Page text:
Now another thing about the interpretation of parables: they are figures, they are numbers, they are colors, they are forms, they are references, and they are true to themselves through the whole Word of God. By this I mean that Jesus is not mixing figures. He does not do it, nor does the Bible do it.
I had a family leave this church—now, I am not lamenting, I am not lamenting; I do not object to their leaving—but I had a family leave this church because I believe that God is consistent in His figures. So in interpreting the Word of God, I took the meaning that God gave to a parable, and I interpreted it according to the meaning of that parable all the way through, of that figure and type all the way through. And they were so offended that they left us and joined another church. Well, that’s fine with me, but I am not going to change my basic and fundamental persuasion, which is the truth of God, that the Lord is consistent in what He says always, and you can count on the consistency of the Lord God.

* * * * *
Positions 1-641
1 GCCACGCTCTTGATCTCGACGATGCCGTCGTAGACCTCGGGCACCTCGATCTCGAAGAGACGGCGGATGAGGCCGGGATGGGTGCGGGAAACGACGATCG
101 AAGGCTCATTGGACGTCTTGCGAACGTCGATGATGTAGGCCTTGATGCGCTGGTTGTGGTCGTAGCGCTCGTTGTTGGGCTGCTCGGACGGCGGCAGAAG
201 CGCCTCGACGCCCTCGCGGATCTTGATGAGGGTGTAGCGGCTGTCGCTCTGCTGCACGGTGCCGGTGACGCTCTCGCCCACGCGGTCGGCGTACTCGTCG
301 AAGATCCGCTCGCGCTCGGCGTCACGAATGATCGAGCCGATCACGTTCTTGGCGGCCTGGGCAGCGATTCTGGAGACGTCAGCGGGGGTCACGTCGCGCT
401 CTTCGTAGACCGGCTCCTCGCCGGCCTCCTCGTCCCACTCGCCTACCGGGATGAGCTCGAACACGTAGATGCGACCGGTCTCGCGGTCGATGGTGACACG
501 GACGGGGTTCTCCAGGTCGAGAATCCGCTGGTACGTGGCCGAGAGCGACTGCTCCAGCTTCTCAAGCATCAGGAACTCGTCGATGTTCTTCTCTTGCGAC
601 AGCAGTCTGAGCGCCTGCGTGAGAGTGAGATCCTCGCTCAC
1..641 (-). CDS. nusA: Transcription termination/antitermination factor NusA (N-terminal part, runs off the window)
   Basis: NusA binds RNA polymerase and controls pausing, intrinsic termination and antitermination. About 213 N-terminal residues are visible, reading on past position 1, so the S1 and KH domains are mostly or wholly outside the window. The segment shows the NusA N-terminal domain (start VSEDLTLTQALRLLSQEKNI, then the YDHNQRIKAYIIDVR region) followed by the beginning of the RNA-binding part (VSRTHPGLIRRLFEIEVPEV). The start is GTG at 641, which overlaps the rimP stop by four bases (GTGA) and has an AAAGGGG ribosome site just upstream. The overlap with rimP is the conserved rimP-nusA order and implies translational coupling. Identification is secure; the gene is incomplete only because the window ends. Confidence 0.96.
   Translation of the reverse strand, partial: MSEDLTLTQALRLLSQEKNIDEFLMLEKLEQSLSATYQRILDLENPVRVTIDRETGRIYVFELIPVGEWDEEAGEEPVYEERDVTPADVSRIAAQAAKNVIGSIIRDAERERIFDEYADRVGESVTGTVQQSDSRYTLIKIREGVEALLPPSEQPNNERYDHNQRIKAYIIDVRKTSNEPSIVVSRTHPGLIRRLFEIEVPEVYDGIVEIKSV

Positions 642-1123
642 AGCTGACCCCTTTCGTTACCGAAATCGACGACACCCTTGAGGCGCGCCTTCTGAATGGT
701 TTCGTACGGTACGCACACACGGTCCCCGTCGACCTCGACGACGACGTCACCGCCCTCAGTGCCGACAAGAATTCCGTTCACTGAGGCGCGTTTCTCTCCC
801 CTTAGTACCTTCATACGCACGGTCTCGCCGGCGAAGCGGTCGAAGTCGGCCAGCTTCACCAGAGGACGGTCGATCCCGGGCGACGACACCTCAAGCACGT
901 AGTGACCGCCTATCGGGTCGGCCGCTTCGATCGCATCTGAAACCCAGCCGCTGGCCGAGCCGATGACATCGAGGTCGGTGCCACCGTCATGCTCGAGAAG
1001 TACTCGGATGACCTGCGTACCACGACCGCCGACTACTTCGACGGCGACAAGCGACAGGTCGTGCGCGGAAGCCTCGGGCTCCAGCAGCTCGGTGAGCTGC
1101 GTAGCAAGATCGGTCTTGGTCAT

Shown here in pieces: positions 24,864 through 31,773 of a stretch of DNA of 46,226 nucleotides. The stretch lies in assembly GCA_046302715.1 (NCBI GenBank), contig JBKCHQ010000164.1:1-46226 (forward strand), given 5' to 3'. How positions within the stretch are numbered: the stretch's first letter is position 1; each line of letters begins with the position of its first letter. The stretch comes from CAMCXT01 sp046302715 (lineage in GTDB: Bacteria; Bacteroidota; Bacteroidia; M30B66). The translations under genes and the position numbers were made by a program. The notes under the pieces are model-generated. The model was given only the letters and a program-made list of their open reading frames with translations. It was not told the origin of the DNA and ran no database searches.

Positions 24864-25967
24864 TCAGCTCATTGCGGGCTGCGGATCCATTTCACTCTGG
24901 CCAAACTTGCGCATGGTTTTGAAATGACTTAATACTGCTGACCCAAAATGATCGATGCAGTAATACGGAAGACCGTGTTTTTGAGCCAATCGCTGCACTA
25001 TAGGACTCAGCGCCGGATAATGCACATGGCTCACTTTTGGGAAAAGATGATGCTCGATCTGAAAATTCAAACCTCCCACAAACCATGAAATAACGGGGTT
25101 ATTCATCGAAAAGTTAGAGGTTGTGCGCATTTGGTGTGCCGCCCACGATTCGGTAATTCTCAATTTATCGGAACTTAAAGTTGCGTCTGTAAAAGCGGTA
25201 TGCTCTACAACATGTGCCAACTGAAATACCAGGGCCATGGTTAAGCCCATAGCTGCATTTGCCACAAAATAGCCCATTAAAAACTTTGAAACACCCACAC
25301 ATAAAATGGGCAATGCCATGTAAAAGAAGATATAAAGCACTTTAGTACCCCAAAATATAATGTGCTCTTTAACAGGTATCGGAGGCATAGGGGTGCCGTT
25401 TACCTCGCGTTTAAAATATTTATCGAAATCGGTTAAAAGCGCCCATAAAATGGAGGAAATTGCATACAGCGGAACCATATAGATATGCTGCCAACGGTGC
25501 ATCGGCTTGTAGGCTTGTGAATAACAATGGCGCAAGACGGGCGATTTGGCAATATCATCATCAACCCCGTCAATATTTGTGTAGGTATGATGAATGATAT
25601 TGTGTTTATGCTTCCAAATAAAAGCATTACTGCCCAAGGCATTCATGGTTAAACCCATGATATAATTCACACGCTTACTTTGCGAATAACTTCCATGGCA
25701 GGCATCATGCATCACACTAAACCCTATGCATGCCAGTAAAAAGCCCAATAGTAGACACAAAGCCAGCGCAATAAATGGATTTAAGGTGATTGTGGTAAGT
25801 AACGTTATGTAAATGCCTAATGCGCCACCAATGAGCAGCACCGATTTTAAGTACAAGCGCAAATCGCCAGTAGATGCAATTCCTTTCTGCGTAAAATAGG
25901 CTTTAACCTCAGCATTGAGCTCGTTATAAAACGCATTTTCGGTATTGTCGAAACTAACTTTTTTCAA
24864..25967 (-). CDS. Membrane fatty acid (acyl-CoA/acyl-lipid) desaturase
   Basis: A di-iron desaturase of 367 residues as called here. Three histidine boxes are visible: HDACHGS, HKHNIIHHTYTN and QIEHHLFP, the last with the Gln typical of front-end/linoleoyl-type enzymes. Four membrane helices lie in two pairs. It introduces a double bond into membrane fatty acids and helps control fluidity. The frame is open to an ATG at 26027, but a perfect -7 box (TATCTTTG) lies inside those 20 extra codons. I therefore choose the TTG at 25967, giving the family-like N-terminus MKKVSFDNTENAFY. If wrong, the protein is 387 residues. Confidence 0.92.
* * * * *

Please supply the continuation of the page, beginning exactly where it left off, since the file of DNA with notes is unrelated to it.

Now I want to illustrate that to you. A lamb: a lamb is not one thing in Genesis and another thing in Leviticus, and another thing on the Day of Atonement, and another thing in the New Testament, and another thing in the Book of the Revelation. A lamb will have the same meaning, it will have the same type, it will have the same spiritual significance all the way through the Word of God, because God gave it that meaning. And the Lord God wrote that book here in Genesis, there in Leviticus, here in Deuteronomy, and the Psalms and the Prophets, in the New Testament, in the Epistles, and in the Revelation. They are not forty different authors. They are just men who wrote down God’s message. The author of the Holy Bible is the Holy Spirit of God! [2 Timothy 3:16-17; 2 Peter 1:20-21]. And He doesn’t mix His metaphors, He doesn’t scramble His similes, He doesn’t becloud His types. But it will be the same all the way through. A lamb will be a sacrifice for our sins, an atonement, wherever the lamb is used, always. A wolf will be a type of the viciousness of these who are children of darkness, of Satan, and of the kingdom. And when you see a wolf, it is always that teaching and that spiritual significance.